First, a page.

Monday, April 27, 2009

Loneliness sobers

At 66, he confessed that loneliness knows no age – it strikes anyone, anywhere. And loneliness cannot be explained – it has to be personally experienced to be understood. He has probably not felt lonelier than he does now, with the absence of his wife who has never left home for more than a month at a stretch. She is halfway across the world in dark and dreary London, to care for her daughter who has just given birth to a lovely baby son. 

He used to live his life around a fixed routine – waking at half past five in the morning, have a simple breakfast made up of two slices of plain bread and a cup of hot drink, then jog for an hour at the park nearby, before heading to his shop to clean up the drains and surroundings, picking up dried leaves, watering and trimming the plants. He comes home by noon, cooks himself a simple lunch of plain porridge with lots of vegetables and a few slices of fish, reads the newspapers for a couple of hours before taking his nap. He wakes in the evening to go out for dinner with his wife, strolls by the beach as the night wears on, before heading home to read some more, and off to bed by half past ten.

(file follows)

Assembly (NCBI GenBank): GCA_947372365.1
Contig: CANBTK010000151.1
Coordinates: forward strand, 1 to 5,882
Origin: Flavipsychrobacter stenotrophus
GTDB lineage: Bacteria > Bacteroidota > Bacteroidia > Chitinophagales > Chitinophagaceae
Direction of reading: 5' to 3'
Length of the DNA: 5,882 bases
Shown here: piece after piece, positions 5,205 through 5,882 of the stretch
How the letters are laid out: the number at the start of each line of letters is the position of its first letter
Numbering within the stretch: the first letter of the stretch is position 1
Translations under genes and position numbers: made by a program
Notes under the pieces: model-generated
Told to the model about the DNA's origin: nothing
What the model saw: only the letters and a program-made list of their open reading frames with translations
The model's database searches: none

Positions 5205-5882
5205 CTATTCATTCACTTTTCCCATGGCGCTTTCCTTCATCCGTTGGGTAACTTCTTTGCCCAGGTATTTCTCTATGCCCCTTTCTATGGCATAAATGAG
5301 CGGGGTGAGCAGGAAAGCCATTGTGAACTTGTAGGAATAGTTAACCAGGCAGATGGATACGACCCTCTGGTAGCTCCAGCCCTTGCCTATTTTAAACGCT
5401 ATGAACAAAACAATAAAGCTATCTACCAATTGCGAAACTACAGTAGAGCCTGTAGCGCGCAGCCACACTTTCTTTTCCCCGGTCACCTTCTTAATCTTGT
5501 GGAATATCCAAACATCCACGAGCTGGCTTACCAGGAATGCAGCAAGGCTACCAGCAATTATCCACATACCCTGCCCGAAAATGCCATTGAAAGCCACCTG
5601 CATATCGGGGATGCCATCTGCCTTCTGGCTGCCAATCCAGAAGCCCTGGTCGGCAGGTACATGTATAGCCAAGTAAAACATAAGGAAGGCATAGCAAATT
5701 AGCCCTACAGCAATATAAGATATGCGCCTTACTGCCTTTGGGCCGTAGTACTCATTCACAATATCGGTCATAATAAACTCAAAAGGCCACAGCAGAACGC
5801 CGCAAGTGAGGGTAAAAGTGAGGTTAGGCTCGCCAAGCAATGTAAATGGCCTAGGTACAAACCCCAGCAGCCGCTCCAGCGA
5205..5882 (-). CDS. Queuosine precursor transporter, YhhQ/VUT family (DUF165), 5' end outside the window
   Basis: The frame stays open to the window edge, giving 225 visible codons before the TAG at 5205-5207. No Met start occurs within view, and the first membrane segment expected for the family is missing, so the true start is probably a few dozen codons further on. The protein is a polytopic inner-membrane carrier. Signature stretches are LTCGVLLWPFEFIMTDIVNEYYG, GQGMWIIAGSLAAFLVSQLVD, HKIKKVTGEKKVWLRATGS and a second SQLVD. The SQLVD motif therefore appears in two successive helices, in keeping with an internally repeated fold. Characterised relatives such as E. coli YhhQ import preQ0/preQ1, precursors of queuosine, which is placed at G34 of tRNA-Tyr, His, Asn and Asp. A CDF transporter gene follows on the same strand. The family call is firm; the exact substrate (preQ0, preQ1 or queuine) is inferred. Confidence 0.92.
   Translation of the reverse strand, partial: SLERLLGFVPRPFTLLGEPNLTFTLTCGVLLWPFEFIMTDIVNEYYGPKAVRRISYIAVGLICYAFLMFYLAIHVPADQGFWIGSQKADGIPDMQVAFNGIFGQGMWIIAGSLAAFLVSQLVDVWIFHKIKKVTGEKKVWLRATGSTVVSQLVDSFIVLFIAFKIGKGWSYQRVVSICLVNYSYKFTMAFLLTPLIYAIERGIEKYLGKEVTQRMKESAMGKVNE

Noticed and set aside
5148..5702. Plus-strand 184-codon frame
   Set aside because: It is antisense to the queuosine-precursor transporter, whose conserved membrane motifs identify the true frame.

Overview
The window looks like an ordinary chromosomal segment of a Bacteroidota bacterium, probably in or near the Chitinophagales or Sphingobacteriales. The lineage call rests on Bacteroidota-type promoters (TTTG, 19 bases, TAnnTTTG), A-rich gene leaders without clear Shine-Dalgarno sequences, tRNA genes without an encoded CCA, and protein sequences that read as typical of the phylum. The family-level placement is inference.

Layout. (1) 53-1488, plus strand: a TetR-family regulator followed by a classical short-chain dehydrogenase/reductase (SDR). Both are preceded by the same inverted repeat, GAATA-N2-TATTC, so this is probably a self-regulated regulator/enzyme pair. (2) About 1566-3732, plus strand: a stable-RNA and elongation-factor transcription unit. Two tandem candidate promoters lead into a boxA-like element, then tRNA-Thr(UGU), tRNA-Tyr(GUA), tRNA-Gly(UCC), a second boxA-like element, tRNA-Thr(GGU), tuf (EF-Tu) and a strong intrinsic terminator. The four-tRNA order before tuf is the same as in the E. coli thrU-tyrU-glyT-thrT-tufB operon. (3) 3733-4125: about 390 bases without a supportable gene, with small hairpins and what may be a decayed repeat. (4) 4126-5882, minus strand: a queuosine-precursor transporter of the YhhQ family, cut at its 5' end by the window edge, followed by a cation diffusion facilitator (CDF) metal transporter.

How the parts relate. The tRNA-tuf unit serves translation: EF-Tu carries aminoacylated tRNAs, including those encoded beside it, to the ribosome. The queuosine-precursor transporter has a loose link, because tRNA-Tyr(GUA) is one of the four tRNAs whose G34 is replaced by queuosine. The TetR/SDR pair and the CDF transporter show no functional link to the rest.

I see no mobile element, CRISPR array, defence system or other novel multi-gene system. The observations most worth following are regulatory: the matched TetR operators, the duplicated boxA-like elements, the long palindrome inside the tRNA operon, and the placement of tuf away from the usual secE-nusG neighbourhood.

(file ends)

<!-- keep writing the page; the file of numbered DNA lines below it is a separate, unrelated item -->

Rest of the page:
He seemed perfectly fine with this routine, until his wife left for London. He initially tried to stick to the routine still, but after a few days, the reality of being absolutely alone sunk in. He started to loathe the emptiness in the house, of not having someone at home to talk to, to banter with. He dreaded returning to a lifeless, concrete enclosure, and would rather hang out in coffee shops and eating places with old friends and chat till the wee hours of the morning. 

Such is the power of loneliness that it has made him sober up in his parenting and social skills. He has time, lots of it, to reflect on his strict upbringing of his four children, who are now residing in various parts of the world, returning home to visit far fewer times than he would have preferred, given the geographical distance in between. He is sorry for his lack of tact in his interaction with his family and friends. 

At 66, he is making a conscious effort to be tactful, patient, gracious, caring and loving. For this I am extremely proud of hm. He is my father. 

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